BTW, SQLite was born from a TCL developer, in TCL. Guess what's still used today, and which language, don't. Not even Access with VBA can match SQLite3's implementation.
Simplicity won in the end. The baroque interface of MS IDE's always gave a me a sense of innecesary bloat.
It wasn't a match for anything related to GUI RAD tools.
In fact it teached me to never use a programming language without either JIT or AOT as part of their default toolchain.
And the Tk L&F back in 2000 would make any UI/UX just cry.
For example, https://www.devexpress.com/
But Visual Basic couldn't create self-contained executables. You needed to distribute an accompanying runtime dll. This was often a source of frustration for Visual Basic programmers when distributing their programmes: users didn't sometimes have the right runtime dll installed.
In contrast, Delphi, which also had a drag-and-drop interface builder was more powerful, faster and created self-contained executables with no external dependencies. My impression (which may be wrong) was that there wasn't much cross-over between VB and Delphi users. I think many VB programmers found Delphi's Object Pascal too complicated compared to the simplicity of the VB language so there was never an exodus of VB users to Delphi.
Also the runtime.dll is not any different from having the right MSVCRT.dll around, all programming languages need some kind of runtime, even if a very basic one.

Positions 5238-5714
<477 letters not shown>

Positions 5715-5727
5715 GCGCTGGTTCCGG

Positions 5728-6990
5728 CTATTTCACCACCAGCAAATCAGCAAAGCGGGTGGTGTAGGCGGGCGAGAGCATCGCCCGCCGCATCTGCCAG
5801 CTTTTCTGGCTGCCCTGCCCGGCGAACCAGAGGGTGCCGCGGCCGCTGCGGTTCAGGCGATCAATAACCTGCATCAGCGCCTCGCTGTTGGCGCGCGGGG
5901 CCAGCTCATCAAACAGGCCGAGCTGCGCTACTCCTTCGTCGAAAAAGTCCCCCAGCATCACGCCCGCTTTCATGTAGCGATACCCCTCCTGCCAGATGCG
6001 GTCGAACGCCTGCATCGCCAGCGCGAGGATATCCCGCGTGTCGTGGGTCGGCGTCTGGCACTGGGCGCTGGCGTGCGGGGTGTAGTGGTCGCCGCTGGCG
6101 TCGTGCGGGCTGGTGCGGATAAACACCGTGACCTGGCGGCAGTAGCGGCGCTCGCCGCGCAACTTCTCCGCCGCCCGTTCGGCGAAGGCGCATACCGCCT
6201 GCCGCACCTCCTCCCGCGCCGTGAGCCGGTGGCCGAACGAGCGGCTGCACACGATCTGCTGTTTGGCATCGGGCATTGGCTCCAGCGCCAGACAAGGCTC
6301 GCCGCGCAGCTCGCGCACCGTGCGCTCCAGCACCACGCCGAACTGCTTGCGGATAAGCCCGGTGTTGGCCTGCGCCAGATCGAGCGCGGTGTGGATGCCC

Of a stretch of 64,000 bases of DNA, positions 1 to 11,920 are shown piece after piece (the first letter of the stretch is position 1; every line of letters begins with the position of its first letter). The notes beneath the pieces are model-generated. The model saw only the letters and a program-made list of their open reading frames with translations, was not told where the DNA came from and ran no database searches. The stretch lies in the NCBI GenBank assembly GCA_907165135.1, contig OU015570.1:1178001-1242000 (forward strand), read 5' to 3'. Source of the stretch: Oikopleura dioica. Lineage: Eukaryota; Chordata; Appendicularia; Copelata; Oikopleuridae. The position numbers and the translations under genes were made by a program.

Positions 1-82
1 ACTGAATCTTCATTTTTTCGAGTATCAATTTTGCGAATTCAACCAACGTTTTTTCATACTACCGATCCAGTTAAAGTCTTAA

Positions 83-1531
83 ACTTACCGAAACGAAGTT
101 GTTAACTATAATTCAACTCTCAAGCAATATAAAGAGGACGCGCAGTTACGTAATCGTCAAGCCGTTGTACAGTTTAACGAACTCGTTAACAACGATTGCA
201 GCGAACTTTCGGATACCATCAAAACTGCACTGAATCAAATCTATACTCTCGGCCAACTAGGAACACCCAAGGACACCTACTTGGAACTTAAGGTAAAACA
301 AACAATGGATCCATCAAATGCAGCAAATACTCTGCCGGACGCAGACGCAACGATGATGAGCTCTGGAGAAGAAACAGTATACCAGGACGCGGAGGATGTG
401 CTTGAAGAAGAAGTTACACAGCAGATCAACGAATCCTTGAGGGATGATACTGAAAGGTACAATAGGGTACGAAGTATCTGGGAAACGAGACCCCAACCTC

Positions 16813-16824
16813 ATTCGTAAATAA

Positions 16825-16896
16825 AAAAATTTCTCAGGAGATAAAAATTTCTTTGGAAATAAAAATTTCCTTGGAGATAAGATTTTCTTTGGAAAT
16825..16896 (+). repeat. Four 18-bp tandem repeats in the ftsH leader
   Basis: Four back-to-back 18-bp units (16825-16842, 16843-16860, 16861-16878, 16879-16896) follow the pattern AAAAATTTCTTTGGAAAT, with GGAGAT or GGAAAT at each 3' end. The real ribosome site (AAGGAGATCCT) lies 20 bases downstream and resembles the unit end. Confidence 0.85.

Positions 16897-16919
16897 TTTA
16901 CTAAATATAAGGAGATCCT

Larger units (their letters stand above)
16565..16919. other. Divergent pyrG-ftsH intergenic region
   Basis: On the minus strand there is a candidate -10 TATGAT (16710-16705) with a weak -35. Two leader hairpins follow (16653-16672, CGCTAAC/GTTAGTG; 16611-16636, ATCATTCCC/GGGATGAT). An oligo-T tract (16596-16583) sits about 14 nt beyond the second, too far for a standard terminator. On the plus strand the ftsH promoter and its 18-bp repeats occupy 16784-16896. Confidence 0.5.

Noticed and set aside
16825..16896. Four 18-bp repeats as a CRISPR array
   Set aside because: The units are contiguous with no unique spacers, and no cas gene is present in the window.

Regardless, i'm was referring to single executable cases where you just download an EXE file and run it without the need for some sort of decompressing an archive to a temporary folder (especially considering that most people nowadays use 7zip which has broken behavior when it comes to running executables from an archive: unlike WinRAR it only extracts the EXE file, not any other files the archive may have and the application may need).
Many Delphi VCL implementations are also COM objects, and even COM can be loaded via xcopy deployments, they don't need necessarily the register, it is called Side-by-Side Assemblies in modern Windows dev speak.
Delphi VCL can use COM objects but on Delphi this is an exception rather than the norm, components on Delphi are (or can be) statically linked with the application. For VB6 the norm is using OCX controls... actually, i do not think it is possible to do anything else (outside of manually calling DLL functions of course, but even that is relying on a separate DLL).
VB only really died when C# WinForms came along.
Though none of them are as seamless as VB but then again, they are more powerful as languages, so you get some and lose some.
This could be but it is worth noting that this style of development wasn't unique to VB. Turbo Pascal and later Delphi pioneered this style of development in the same era as VB, each with their own inventions in an arms race towards easy-to-use.
The concept of drag and drop components, and the PME (Property / Method / Event) programming paradigm is what made VB a success. VBX and OCX were implementation technologies and not really the secret sauce, except to the degree that they made the system extensible so it wouldn't be forever a toy with a fixed set of building blocks.